Marshal Matt Dilon's adventures in the American West
Airing on the CBS network on April 26, 1952, Gunsmoke was the first and greatest adult Western, it told the story of the violence that moved west with young America, and the story of a man who moved with it. That man was Matt Dillon, U.S. Marshal of Dodge City, Kansas. In Dodge, Dillon was surrounded by hardened, but heartfelt, townsfolk, including his deputy, Chester Wesley Proudfoot; the town physician and mortician, Dr. Charles Adams and, the owner of the Long Branch Saloon, Miss Kitty Russell. Gunsmoke aired for over 9 years and 480 episodes, starred William Conrad, Parley Baer, Georgia Ellis and Howard McNear. — botar
Gunsmoke was a long-running American old-time radio and television Western drama created by director Norman MacDonnell and writer John Meston. The stories took place in or about Dodge City, Kansas, during the settlement of the American West. The radio version ran from 1952 to 1961, and is commonly regarded as one of the finest radio dramas of all time; the television version ran from 1955 to 1975 and still holds the record for the longest-running U.S. prime time fictional television program. — Dennis Humphrey
Gunsmoke is one of those long-running classic Old-Time Radio shows that everyone knows and remembers. It's also one that is still respected for its high values, in all aspects. Gunsmoke first aired on the CBS network on April 26, 1952, billed as the first adult western. It was set in Dodge City, Kansas in the 1870's. — Gary D.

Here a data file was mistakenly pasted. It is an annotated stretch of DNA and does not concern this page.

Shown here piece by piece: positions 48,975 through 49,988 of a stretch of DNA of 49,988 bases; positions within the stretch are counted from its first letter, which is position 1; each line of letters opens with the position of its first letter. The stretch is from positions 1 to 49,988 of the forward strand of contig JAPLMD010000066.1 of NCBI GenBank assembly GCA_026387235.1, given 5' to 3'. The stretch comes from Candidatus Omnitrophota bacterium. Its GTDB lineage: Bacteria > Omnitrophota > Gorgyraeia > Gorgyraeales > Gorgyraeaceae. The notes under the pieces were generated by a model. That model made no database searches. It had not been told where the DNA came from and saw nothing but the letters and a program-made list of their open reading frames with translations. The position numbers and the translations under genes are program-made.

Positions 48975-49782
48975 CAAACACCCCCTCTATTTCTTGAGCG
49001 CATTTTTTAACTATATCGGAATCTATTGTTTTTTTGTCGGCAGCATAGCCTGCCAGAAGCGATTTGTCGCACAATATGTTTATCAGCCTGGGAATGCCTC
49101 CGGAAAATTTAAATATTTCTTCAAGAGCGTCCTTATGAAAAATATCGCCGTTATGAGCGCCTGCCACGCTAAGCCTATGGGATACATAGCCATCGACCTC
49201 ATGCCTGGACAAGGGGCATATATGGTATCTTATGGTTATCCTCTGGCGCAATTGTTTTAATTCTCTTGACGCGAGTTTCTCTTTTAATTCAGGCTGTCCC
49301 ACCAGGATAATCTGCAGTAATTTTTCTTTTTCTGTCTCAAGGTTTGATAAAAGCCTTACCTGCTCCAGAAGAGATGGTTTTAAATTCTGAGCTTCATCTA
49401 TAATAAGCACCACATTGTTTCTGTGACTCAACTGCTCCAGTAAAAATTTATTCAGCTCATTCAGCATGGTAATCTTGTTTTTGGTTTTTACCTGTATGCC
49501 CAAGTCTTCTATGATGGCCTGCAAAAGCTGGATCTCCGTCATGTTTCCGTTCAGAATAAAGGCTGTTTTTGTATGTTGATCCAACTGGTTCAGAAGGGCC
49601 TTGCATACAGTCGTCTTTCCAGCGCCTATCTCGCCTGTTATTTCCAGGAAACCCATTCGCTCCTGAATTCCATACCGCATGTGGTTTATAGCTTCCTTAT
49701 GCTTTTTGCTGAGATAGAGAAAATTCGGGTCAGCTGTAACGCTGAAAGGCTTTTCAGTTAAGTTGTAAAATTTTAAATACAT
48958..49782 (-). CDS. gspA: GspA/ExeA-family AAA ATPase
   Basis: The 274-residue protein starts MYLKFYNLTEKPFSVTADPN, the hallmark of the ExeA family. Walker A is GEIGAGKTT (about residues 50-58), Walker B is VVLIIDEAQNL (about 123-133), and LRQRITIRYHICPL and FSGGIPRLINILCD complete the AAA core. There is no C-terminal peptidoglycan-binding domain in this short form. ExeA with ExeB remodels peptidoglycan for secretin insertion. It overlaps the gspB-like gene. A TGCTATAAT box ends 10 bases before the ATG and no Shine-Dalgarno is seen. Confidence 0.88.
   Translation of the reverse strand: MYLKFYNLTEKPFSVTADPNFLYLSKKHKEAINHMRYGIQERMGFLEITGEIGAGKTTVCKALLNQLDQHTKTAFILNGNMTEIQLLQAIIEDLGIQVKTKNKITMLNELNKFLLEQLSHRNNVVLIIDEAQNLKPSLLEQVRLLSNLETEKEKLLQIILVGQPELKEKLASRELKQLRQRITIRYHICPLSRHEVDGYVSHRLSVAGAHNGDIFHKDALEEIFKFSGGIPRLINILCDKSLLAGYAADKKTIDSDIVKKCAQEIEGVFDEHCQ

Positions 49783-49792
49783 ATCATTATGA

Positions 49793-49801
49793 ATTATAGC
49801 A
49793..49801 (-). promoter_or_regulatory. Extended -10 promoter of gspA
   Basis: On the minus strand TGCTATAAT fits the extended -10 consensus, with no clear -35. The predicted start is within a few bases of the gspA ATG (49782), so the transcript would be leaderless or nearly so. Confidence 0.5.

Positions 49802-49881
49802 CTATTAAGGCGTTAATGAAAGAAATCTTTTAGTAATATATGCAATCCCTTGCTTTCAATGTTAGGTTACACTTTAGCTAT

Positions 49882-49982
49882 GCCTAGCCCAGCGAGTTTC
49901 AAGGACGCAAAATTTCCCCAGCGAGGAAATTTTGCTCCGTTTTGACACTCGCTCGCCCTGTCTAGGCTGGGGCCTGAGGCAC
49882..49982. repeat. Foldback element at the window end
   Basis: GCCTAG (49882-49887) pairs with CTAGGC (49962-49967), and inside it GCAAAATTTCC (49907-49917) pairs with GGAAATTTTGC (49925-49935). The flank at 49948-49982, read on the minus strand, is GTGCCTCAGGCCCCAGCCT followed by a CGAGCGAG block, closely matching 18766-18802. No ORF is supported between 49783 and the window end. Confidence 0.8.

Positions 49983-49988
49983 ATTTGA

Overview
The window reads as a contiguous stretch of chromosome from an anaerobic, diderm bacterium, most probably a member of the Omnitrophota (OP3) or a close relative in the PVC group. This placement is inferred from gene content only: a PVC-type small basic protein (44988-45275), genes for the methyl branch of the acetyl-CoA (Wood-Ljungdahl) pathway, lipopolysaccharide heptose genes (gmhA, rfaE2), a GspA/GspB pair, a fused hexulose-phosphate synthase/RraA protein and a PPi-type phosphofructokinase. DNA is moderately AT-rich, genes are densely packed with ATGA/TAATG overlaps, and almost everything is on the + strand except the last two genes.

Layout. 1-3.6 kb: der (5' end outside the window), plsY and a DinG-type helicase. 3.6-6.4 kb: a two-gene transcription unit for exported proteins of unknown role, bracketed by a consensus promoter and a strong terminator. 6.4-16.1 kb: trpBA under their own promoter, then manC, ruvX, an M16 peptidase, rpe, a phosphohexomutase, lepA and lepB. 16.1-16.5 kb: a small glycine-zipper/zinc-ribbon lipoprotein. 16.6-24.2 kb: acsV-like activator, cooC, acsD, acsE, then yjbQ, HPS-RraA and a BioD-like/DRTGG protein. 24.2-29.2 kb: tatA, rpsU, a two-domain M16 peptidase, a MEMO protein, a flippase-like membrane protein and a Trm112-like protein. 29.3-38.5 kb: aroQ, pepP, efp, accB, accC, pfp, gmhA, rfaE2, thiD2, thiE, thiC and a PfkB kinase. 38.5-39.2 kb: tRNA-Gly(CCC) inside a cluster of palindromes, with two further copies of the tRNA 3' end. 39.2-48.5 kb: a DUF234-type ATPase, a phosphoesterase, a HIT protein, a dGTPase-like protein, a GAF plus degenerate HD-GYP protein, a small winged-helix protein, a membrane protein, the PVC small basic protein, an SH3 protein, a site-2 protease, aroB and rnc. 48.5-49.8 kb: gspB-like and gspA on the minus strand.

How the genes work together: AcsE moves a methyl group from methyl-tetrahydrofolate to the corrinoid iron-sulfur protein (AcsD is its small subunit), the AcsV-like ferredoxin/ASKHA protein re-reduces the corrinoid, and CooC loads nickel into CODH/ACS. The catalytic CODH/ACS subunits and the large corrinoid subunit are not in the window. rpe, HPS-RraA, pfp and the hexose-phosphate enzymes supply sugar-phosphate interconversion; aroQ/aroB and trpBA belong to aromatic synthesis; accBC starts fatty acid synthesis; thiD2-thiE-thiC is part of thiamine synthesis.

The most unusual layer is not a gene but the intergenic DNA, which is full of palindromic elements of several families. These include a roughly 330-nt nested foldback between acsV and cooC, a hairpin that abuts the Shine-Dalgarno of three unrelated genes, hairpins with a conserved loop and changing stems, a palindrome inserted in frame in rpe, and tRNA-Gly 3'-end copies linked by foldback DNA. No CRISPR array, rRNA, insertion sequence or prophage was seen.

Gunsmoke was a long-running old-time radio and television Western drama program set in Dodge City, Kansas during the settlement of the American West. The radio show first aired on April 26, 1952 and ran until June 18, 1961 on the CBS radio network. The series starred William Conrad as Marshal Matt Dillon, Howard McNear as Doc Charles Adams, Georgia Ellis as Kitty Russell, and Parley Baer as Deputy Chester Proudfoot. Doc’s first name and Chester’s last name were changed for the television program. Gunsmoke was notable for its critically acclaimed cast and writing, and is commonly regarded as one of the finest old time radio shows. Some listeners have argued that the radio version of Gunsmoke was far more realistic than the television program. Episodes were aimed at adults, and featured some of the most explicit content of the day: there were violent crimes and scalpings, massacres and opium addicts. Miss Kitty’s occupation as a prostitute was made far more obvious on the radio version than on television. Many episodes ended on a down-note, and villains often got away with their crimes. — Andrew Rhynes
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